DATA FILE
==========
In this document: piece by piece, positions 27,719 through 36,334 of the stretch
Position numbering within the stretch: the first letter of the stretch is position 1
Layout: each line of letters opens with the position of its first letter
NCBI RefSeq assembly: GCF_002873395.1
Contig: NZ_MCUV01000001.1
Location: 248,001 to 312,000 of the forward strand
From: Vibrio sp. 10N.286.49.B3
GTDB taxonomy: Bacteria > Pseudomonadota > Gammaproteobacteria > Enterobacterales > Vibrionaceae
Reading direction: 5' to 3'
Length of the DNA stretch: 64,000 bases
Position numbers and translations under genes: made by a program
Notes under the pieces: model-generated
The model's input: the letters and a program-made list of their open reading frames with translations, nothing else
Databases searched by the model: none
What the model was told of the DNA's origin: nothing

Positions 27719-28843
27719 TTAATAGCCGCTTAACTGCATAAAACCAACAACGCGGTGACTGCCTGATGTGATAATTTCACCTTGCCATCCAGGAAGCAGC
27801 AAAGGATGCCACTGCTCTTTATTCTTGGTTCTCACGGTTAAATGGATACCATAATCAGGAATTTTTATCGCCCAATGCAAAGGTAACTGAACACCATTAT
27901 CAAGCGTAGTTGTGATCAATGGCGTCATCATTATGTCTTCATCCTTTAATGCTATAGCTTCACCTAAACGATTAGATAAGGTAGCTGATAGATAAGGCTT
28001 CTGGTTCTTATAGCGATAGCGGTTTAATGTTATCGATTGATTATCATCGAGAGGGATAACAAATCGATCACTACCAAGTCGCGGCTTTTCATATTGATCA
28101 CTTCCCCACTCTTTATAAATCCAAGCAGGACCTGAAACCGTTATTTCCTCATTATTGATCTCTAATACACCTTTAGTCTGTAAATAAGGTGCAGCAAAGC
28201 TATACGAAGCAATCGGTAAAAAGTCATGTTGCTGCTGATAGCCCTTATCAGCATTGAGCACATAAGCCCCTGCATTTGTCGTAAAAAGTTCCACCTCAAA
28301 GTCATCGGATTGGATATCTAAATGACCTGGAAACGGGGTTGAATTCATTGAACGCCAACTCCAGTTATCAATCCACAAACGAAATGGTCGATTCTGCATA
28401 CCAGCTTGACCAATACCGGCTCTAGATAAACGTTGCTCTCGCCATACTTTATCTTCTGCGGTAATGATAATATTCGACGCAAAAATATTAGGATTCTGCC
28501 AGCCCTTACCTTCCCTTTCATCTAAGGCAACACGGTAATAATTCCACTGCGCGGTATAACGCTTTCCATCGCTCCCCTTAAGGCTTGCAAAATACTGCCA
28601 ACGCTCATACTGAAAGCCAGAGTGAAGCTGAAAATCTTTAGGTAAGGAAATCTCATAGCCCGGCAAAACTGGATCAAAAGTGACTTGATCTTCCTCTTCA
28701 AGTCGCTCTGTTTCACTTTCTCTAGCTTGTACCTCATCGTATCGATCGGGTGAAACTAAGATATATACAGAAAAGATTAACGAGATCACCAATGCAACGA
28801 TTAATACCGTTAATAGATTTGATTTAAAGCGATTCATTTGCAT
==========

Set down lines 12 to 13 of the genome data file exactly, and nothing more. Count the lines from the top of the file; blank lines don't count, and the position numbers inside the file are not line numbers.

Notes under the pieces: model-generated
The model's input: the letters and a program-made list of their open reading frames with translations, nothing else